Marijuana Could Potentially Give Birth To Drug Against Superbugs

Antibiotic resistance occurs when bacteria become resistant to antibiotics. It’s a huge health problem today because antibiotic drugs are being misused to treat both humans and animals.

The World Health Organization calls antibiotic resistance “one of the biggest threats to global health, food security, and development today.” It said antibiotic resistance can affect anyone, of any age, in any country.

WHO pointed out a growing number of infections such as pneumonia, tuberculosis and gonorrhea are becoming more difficult to treat. This is because the antibiotics used to deal with them become less effective as bacteria evolve defenses to inhibit their effectiveness.

Antibiotic resistance precisely occurs when bacteria evolve in response to the misuse of antibiotics. It leads to longer hospital stays, higher medical costs and increased mortality.

Antibiotic resistance has also given rise to an increasing number of “superbugs,” or strains of bacteria that have become resistant to antibiotic drugs.

WHO said antibiotic resistance is rising to dangerously high levels in all parts of the world. This means a search is going to find better drugs or chemicals to combat the growing menace from antibiotic resistance.

A new study from the University of Queensland in Australia discovered that CBD, or cannabidiol, is "remarkably effective" in killing bacteria, at least in a test tube. CBD is a compound used to relieve pain, anxiety and movement disorders such as those among epileptics. It does not produce the “high” associated with marijuana use.

CBD has received much attention from the medical community for its potential to provide therapeutic effects without producing a high. Other studies suggest CBD might also have anti-inflammatory effects. Whether CBD also has antibiotic effects has been unclear until now.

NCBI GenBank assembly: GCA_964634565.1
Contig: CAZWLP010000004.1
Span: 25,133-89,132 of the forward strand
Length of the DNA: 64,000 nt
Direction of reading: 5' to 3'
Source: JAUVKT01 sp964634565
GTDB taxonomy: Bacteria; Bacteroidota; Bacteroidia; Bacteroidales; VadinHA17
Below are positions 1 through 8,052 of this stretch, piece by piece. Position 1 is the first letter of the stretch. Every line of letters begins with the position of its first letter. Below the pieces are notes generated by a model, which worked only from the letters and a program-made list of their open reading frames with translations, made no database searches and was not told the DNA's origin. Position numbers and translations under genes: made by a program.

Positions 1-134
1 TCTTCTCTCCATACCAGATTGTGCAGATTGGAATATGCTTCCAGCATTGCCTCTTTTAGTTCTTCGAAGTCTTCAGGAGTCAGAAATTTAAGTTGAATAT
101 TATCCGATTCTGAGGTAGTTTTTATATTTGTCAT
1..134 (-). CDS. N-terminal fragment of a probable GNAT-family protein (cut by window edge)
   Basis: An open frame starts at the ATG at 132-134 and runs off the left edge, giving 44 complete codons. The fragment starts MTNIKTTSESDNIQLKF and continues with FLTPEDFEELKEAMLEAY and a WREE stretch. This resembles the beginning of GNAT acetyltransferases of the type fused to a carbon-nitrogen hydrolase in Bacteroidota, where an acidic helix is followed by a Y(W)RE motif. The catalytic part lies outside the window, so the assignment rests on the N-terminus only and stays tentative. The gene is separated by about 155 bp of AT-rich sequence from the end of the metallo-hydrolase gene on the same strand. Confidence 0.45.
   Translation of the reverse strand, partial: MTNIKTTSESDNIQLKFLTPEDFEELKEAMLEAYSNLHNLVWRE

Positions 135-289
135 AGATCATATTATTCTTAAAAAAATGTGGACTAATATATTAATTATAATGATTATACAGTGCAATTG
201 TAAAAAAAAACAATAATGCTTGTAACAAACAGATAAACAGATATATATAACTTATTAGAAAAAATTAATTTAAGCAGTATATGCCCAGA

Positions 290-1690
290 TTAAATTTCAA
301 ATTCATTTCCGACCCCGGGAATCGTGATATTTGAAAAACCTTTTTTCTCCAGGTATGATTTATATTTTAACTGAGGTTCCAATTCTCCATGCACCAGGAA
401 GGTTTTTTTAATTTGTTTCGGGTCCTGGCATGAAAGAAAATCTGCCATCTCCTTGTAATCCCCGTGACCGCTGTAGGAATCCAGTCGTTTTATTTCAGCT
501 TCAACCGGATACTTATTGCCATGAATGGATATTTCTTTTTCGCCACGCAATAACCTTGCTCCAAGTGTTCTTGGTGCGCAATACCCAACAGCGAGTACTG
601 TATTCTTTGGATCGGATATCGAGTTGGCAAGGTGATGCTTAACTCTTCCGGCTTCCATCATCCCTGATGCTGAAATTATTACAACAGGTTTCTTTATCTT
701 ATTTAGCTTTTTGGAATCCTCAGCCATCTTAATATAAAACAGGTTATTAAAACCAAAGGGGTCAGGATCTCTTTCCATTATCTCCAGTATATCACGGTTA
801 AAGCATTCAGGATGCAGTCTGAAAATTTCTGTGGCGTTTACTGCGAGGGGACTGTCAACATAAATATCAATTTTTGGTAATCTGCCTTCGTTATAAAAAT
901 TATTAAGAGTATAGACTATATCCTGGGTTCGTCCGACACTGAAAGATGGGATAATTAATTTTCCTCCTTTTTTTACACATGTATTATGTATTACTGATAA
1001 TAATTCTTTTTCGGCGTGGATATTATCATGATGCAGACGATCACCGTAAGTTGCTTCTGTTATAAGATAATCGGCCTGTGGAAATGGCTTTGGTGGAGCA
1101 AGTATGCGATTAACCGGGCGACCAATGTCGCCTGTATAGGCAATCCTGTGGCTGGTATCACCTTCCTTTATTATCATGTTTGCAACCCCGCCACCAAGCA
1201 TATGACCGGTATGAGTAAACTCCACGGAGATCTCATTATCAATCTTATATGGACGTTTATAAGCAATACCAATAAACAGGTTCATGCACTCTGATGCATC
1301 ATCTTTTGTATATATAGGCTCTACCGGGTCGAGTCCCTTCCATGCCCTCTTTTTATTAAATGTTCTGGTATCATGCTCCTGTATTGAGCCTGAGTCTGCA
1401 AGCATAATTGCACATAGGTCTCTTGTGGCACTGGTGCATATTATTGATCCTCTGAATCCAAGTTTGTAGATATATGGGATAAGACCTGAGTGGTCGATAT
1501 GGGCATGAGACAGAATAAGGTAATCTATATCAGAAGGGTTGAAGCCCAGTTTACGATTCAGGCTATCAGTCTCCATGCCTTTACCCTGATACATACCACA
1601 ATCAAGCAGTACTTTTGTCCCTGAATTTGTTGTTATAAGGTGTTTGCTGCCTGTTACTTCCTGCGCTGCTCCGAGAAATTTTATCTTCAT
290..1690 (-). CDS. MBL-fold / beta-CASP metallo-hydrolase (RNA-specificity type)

The Australian study showed CBD has antibiotic effects against a number of gram-positive bacteria. These include certain types of Staphylococcus and Streptococcus bacteria, as well as superbugs that are now resistant to other antibiotic drugs.

In the new study, the researchers tested whether a synthetically produced form of CBD could kill different types of bacteria.

The study showed synthetic CBD did just as well as the prescription antibiotics vancomycin and daptomycin in killing certain strains of Staphylococcus and Streptococcus bacteria. Synthetic CBD even worked against strains of Staph and Strep bacteria that were resistant to vancomycin and daptomycin.

Marijuana Scientists continue to explore the health benefits of cannabis amid the growing number of people welcoming the use of the drug. Pixabay

CBD also showed activity against bacterial biofilms that form when bacteria secrete proteins to emit films on surfaces. Biofilms can cause difficult-to-treat infections.

Researchers, however, warn their results are preliminary. They also said people shouldn’t self-treat infections with CBD. But the preliminary results hold promise.

Their research still needs a lot more work to show CBD will be useful to treat infections in humans, said study lead author Mark Blaskovich of The University of Queensland's Institute for Molecular Bioscience's Centre for Superbug Solutions.

"It would be very dangerous to try to treat a serious infection with cannabidiol instead of one of the tried and tested antibiotics," said Blaskovich.

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